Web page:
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Early Treatment of High-Risk Smoldering Multiple Myeloma Improves Outcomes

Early Treatment of High-Risk Smoldering Multiple Myeloma Improves Outcomes

Early treatment with lenalidomide and dexamethasone in patients with high-risk smoldering myeloma significantly delayed progression to symptomatic disease and prolonged survival with a good safety profile. If further validated, the results of this trial could change the current treatment paradigm for smoldering myeloma patients, according to the researchers, who published the results of their phase III trial in the New England Journal of Medicine.

Ball-and-stick model of lenalidomide molecule

Smoldering myeloma is an asymptomatic disease with a current standard of care that calls for no treatment until symptoms have developed. However, the diagnosis of smoldering myeloma includes a heterogeneous population ranging from patients with a low-risk for progression to active disease, to patients at high-risk for progression.

“This trial focused, for the first time, on the high-risk group, who has a progression risk to symptomatic myeloma of 50% at 2 years,” said Jess-F. San Miguel, MD, PhD, from the department of hematology at the University of Salamanca, Spain. “In this cohort, we have investigated the role of early treatment through a phase III randomized trial comparing early treatment vs observation.”

From November 2007 to June 2010, researchers at 22 centers in Spain and Portugal randomly assigned 119 patients considered to have high-risk smoldering myeloma to early treatment (n = 57) or observation (n = 62). Patients assigned to treatment received induction therapy with lenalidomide and dexamethasone followed by maintenance therapy with lenalidomide. The median follow-up was 40 months.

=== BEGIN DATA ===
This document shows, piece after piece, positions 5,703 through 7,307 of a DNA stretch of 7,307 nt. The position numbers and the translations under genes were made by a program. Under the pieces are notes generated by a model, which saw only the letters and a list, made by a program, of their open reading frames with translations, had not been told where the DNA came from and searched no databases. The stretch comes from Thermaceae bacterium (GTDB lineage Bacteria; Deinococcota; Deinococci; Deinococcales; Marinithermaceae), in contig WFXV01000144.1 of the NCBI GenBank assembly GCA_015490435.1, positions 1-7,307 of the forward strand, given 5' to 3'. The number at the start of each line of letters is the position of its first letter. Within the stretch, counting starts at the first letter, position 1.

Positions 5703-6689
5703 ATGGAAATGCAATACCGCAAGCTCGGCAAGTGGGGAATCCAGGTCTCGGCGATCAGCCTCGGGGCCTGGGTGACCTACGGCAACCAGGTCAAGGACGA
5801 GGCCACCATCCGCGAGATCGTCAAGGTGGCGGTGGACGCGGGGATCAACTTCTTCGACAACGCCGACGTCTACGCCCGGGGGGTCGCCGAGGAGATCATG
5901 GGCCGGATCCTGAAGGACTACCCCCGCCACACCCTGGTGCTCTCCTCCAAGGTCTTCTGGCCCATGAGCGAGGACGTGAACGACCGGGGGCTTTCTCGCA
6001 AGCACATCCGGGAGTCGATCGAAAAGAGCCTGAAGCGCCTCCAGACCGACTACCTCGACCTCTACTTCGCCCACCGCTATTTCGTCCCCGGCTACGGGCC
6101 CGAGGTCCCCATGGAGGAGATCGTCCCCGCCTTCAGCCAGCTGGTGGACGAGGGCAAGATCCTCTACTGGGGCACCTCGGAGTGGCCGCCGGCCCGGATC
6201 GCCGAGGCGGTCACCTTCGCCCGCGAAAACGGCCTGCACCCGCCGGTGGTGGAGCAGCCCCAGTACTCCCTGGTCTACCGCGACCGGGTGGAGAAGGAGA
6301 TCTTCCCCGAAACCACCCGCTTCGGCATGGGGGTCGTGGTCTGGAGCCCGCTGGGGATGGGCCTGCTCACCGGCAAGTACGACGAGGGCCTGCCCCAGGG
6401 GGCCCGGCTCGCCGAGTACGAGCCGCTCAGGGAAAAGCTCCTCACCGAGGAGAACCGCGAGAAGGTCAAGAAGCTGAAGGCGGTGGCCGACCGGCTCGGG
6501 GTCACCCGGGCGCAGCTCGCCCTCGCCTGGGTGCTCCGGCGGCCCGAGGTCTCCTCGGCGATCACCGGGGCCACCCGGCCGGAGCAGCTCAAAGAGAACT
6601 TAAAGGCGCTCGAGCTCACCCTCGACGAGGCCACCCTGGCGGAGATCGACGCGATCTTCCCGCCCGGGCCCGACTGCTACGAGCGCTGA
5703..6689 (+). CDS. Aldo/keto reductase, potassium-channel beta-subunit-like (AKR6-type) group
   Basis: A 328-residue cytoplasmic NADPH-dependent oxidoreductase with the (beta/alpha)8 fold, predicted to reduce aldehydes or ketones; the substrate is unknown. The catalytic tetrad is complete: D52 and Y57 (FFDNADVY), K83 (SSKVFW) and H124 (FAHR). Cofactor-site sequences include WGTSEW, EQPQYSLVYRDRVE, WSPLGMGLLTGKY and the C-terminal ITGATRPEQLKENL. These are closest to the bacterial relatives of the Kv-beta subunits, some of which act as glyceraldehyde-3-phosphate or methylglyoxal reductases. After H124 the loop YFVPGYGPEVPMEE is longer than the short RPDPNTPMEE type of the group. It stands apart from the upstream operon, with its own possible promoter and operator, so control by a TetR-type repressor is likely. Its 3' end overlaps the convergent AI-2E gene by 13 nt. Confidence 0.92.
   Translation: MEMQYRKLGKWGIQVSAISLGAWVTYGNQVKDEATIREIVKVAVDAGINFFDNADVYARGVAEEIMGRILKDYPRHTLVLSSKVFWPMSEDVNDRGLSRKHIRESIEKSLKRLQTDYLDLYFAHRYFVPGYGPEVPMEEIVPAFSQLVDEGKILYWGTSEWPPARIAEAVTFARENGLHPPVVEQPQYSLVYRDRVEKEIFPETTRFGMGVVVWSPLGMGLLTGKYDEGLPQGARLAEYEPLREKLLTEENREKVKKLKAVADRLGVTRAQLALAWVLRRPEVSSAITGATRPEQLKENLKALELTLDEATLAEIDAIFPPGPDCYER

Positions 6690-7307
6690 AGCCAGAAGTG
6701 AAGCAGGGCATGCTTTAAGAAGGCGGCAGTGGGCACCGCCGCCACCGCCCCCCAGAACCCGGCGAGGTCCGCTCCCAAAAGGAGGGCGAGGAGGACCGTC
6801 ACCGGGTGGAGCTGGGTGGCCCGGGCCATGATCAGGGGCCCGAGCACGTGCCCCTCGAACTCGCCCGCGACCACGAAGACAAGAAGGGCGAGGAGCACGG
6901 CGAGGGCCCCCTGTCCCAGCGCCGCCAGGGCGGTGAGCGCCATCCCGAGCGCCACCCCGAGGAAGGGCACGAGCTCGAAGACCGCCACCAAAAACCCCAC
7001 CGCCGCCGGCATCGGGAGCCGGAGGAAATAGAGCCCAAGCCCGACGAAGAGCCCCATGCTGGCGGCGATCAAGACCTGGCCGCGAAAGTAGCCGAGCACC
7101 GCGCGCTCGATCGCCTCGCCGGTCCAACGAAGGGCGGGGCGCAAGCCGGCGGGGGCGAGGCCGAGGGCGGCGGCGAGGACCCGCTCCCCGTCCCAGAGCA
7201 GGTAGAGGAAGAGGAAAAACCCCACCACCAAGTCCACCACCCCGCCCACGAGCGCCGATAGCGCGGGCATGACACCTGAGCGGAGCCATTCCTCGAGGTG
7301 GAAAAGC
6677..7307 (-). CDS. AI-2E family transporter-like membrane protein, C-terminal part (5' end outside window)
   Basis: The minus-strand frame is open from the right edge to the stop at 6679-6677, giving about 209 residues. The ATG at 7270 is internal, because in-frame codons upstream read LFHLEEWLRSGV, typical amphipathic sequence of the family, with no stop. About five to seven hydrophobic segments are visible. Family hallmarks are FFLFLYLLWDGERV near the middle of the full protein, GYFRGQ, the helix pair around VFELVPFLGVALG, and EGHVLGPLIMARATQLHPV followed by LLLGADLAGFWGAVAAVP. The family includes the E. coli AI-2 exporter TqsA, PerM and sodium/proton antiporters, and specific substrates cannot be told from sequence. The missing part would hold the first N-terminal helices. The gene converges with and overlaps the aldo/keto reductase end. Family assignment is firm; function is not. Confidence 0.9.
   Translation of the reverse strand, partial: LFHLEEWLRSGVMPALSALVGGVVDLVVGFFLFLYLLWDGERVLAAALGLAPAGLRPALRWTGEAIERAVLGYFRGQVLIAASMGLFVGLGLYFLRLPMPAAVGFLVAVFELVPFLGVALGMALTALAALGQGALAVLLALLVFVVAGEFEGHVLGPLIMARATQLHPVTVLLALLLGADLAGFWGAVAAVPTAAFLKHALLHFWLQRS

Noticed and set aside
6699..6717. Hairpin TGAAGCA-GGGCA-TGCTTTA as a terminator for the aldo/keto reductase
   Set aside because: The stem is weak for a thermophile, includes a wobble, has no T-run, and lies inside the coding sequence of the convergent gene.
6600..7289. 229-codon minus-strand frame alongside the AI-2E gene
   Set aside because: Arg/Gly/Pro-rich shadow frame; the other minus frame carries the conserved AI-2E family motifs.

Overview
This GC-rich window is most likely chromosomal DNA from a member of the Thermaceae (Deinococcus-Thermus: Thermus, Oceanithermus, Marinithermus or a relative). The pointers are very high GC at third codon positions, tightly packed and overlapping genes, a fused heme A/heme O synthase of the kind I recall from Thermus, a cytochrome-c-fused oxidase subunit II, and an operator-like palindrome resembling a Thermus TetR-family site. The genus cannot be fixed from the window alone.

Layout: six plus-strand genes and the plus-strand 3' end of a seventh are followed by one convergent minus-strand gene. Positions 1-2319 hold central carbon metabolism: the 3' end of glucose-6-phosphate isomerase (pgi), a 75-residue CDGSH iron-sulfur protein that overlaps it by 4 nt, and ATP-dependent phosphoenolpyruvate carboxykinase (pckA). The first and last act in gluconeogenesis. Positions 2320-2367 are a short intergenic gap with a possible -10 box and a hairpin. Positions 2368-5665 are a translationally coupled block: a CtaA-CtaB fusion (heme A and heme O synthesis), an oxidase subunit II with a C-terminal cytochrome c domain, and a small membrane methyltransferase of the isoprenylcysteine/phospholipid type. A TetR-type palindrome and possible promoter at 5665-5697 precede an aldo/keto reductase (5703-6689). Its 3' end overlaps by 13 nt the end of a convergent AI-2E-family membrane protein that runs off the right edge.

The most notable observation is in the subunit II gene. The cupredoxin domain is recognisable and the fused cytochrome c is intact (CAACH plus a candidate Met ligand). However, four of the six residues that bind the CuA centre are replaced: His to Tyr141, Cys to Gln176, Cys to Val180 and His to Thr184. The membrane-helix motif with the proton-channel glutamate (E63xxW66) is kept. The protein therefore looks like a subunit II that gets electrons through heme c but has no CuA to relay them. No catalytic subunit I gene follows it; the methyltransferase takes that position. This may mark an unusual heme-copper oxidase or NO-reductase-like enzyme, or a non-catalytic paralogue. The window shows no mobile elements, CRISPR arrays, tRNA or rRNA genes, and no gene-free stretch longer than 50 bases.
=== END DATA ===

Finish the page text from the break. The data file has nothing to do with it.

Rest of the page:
“Lenalidomide plus dexamethasone as early treatment in high-risk asymptomatic myeloma patients significantly delayed the time to progression to symptomatic disease as compared with the observation arm,” San-Miguel said.

At follow-up, the median progression-free survival had not yet been reached in patients assigned to treatment and was 21 months in those assigned observation (P < .001). Only 23% of patients assigned to treatment progressed to symptomatic disease compared with 76% of those assigned observation, resulting in a 0.18 hazard ratio for progression when assigned treatment (95% CI, 0.09–0.32).

“In addition, most of the patients treated early responded to the treatment,” San Miguel told Cancer Network. “What was even more relevant was that there was a benefit in terms of overall survival indicating that patients who received early treatment lived more than patients who did not.”

Seventy-nine percent of patients assigned treatment responded to treatment with a partial response or better during the induction phase; 90% had a partial response or better during the maintenance phase.

Finally, 94% of patients assigned treatment were alive at 3 years compared with 80% in the observation group (P = .03).

According to San Miguel, the results of this trial could change the standard of care for smoldering myeloma patients since the interest will be to begin to identify high-risk patients as the target population for treatment.

“Several other groups, using different drugs, are currently investigating their value in this population,” he said. “This study also provides a strong rationale for future trials using more intensive approaches in which the objective will be to try to cure myeloma patients through early intervention similar to what occur in solid tumors.”

 
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